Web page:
Cardiovascular Genetics Research Projects in Utah are designed to investigate genetic and environmental determinants of early coronary disease, stroke, and hypertension in population-based pedigrees. Early coronary disease is defined as the occurence of documented coronary death or myocardial infarction before age 55. Detailed recruitment experience is reported for 2500 persons age 3-83 years in 98 high-risk pedigrees from three ascertainment groups: 1. 1. Descendants of sibships with two or more stroke deaths before age 75. 2. 2. Descendants of sibships with two or more coronary deaths before age 55. 3. 3. First- and second-degree relatives of hypertensive and normotensive probands randomly selected from the Utah Hypertension Detection and Follow-up Program. A response rate of 94% of invited adults attending the first 4-hour clinic visit for detailed screening in 1980-1983 was achieved by multiple telephone, mail, and personal contacts and rescheduling of missed clinic appointments. For the same participants, a second screening cycle in 1983-1986 showed a 91% response of invited adults. Second visit response rates were examined within subgroups according to data collected at the first clinic visit. Below average response rates included 79% of persons with fewer than 12 years of education, 84% of current smokers, and 86% of divorced persons. Above average response rates included 93% of persons attending college and 95% of persons with total family income above $25,000. There were no differences in response according to sex or age. The average cost of recruitment was $59 per person and represented about 10% of the total budget for the High-Risk Pedigree Project.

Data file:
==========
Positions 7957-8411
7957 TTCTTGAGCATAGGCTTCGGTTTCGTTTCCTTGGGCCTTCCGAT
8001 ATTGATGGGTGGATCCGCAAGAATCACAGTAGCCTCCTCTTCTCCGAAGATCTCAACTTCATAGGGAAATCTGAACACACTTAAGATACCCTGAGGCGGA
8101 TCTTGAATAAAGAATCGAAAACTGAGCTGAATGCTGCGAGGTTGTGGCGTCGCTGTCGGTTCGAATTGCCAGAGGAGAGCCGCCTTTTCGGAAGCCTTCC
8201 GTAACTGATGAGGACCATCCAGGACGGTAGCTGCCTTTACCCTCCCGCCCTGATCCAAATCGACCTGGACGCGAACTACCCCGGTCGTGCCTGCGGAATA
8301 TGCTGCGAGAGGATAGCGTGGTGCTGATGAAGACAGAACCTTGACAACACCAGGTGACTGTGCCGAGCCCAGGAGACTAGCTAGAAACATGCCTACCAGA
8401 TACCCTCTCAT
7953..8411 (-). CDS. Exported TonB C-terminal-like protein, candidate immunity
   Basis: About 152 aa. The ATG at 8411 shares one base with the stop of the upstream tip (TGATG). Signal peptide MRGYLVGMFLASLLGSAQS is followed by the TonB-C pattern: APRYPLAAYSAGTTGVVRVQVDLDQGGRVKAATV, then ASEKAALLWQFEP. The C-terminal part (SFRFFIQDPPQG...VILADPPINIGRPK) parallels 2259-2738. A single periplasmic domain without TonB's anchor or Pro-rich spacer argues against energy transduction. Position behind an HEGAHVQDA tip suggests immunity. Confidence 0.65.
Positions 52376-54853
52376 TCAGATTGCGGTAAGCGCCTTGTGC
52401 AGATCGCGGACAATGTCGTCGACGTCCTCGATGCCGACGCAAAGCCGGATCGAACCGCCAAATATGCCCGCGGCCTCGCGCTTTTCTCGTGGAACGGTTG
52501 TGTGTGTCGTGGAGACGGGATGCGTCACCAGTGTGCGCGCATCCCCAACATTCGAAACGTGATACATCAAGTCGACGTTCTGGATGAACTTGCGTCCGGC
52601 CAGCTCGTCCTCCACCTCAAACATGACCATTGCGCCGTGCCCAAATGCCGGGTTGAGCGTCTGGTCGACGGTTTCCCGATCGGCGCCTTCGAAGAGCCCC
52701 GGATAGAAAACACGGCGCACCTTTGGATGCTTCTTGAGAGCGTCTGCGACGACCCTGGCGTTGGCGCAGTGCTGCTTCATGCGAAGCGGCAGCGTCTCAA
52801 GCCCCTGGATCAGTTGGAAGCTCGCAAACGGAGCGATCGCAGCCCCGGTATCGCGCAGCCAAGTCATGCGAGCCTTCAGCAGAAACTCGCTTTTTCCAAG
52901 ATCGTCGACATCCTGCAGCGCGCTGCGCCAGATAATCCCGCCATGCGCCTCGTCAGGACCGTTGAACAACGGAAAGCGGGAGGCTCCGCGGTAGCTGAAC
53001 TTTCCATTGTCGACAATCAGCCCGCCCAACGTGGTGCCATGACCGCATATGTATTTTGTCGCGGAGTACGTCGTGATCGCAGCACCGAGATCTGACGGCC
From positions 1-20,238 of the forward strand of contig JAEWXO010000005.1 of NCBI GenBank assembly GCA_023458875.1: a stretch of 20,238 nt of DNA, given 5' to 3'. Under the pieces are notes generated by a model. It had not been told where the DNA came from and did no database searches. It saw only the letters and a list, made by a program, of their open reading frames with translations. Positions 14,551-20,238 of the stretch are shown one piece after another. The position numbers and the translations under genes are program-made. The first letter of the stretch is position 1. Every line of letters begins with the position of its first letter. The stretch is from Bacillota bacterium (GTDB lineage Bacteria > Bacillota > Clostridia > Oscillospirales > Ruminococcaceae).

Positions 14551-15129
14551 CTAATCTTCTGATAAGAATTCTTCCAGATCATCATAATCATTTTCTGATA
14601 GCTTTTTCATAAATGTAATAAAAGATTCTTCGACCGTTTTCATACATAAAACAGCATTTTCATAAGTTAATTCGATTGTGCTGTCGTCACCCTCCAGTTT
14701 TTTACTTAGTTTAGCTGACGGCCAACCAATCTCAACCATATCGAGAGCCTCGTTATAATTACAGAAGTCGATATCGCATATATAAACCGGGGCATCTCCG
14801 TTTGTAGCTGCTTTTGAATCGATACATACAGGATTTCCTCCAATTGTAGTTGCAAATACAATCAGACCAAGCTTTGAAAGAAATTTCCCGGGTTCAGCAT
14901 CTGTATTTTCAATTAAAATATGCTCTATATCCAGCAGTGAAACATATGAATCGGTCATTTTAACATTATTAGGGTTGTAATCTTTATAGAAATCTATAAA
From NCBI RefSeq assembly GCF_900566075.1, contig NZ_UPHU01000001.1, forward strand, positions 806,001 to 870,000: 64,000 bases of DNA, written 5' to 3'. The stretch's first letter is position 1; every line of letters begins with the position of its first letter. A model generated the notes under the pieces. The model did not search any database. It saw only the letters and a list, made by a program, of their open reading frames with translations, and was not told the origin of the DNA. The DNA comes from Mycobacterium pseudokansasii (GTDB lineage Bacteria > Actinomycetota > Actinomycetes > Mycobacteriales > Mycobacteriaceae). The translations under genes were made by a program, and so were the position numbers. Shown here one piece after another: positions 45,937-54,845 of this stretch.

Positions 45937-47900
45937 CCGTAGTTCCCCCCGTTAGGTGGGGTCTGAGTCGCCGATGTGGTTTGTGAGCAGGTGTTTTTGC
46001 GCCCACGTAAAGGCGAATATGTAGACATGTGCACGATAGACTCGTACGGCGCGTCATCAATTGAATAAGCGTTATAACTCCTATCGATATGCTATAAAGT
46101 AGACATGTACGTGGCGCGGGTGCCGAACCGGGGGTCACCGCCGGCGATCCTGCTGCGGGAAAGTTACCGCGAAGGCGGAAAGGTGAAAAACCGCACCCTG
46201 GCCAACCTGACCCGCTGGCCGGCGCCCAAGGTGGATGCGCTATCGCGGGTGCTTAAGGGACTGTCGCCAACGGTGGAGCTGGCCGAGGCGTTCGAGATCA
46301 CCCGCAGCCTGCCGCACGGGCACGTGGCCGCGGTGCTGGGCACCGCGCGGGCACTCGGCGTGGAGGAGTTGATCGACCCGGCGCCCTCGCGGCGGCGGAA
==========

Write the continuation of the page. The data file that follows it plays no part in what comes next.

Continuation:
- coronary disease
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